Back when I was eight years old, I lived with my mother on Gatineau street , where I was allowed to go out and play within a one-block area.
Of course, I wasn’t allowed to cross the street, so I stuck to my side along with the other kids my age, who were pretty much under the same rules.
We’d play in the alley behind my apartment building, where we could hear our mothers call us in for meals and the like.
On this occasion, one of my little comrades and I were trying to see each other through a long rusty metal pipe, maybe seven or eight feet long.
As we’re doing this, my friend’s mother calls out to him from the window above us.
Upon hearing her bellow and without warning, he drops his end of the pipe on the ground while I was still looking through it.
Needless to say, it bounced right back into my eye, opening a deep gash below it.
Upon seeing this, my cohort fled even faster and spurting blood everywhere through my tears, I ran upstairs and burst into the living room in a state of shock.
As my mother shrieked at the sight of me and grabbed her purse to take me to St-Justine’s Children Hospital, conveniently located just one block away, I recall leaving a tiny bloody handprint on the door while she fished around her purse for the house key to lock up.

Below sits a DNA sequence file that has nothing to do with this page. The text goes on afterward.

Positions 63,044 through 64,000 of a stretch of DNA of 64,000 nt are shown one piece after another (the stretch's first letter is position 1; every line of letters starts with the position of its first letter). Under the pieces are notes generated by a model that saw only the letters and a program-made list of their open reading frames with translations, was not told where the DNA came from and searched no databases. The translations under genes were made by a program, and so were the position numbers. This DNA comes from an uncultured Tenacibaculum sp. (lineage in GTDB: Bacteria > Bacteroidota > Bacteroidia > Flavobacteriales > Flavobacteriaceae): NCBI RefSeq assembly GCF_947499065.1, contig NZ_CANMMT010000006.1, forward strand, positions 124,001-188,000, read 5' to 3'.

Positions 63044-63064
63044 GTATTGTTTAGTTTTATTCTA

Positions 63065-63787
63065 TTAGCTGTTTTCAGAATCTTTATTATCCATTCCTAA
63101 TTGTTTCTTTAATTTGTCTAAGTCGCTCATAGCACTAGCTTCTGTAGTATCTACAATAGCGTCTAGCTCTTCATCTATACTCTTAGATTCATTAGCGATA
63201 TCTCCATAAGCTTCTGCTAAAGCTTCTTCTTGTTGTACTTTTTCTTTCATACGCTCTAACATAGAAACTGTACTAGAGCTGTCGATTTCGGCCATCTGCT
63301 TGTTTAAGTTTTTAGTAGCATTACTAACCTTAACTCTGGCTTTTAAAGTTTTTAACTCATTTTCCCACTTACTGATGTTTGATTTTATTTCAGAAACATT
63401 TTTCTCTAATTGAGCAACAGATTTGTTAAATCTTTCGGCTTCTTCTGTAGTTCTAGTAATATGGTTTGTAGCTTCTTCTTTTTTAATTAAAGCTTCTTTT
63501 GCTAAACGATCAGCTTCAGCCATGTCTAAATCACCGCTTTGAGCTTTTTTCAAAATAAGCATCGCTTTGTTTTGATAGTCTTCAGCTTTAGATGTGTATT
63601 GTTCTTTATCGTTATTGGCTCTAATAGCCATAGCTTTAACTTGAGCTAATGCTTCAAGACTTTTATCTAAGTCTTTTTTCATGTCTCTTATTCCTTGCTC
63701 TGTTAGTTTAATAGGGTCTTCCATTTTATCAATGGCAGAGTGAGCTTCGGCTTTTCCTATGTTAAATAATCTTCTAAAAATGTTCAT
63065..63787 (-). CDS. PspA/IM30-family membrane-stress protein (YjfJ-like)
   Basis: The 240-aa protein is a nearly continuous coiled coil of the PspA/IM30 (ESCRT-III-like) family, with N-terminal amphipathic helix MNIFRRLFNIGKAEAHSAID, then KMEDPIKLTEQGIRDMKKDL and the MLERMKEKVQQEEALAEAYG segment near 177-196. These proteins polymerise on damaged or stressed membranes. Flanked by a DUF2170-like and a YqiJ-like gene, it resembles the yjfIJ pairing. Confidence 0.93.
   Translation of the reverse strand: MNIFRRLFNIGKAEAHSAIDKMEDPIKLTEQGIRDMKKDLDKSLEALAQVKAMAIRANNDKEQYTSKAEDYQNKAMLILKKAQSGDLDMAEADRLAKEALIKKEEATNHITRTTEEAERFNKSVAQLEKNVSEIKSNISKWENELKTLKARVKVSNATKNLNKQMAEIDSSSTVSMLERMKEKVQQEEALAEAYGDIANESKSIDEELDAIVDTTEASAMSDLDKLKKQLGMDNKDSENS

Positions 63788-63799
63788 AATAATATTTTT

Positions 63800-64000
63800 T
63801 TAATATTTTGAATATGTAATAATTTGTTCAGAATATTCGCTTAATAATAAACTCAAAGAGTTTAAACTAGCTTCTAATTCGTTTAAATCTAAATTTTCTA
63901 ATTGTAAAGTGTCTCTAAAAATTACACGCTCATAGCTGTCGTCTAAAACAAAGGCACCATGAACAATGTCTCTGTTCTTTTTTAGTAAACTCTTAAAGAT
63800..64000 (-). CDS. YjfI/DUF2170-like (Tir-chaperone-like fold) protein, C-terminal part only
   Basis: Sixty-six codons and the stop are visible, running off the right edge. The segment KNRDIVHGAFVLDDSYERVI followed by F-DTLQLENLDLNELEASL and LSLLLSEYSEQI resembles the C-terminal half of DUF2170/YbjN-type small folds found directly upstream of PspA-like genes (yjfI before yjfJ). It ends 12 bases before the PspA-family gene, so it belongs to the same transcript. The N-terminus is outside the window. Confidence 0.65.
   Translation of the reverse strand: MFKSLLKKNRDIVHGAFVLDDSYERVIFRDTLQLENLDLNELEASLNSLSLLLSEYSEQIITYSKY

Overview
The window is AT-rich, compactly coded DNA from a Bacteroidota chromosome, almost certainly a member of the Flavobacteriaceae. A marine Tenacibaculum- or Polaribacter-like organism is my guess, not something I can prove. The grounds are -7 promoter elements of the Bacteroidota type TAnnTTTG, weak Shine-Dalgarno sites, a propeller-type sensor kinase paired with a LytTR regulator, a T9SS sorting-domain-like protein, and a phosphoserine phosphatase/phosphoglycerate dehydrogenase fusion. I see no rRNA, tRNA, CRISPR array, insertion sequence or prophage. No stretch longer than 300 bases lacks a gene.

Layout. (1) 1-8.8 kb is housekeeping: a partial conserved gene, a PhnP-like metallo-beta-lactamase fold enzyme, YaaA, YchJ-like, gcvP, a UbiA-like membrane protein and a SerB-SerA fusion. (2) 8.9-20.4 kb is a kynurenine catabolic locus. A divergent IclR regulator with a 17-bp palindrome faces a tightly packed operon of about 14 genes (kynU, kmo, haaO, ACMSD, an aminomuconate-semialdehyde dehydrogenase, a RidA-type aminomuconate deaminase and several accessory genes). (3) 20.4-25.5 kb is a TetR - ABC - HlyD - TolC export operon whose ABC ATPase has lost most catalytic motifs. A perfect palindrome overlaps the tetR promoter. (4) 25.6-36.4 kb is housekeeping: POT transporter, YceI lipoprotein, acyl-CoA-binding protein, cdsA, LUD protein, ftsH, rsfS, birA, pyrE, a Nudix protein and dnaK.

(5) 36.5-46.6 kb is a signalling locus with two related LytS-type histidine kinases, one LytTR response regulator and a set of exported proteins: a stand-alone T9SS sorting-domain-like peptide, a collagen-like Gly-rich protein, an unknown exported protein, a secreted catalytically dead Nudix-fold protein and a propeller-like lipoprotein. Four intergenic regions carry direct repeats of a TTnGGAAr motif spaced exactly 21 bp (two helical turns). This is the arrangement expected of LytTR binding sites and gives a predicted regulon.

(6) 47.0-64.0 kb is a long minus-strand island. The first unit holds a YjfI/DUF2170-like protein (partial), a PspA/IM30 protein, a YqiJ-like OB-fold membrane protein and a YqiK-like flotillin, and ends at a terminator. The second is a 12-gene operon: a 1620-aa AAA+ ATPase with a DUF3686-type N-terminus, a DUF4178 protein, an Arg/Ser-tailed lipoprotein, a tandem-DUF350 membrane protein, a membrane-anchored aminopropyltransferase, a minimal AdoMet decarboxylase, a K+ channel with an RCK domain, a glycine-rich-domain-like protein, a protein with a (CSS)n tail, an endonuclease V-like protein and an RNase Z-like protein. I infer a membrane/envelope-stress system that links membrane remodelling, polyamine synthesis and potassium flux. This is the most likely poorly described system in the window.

Once in the emergency room at the hospital, I vividly remember fighting like a wildcat as they tried to sew up my eye with what struck me at the time as the world’s most enormous curved suture needle.
I figured in my tiny mind that if I kept moving my head around, they wouldn’t be able to go through with it.
Even with two nurses holding me down, they couldn’t restrain me enough to perform the procedure, so instead, they applied a butterfly adhesive dressing.
I left with my mom feeling somewhat victorious, reinforced in what was to become my lifelong and intense phobia of hypodermic needles of any kind.
Excerpt from my upcoming e-book “Recollections from my time on earth” - Snackable short stories.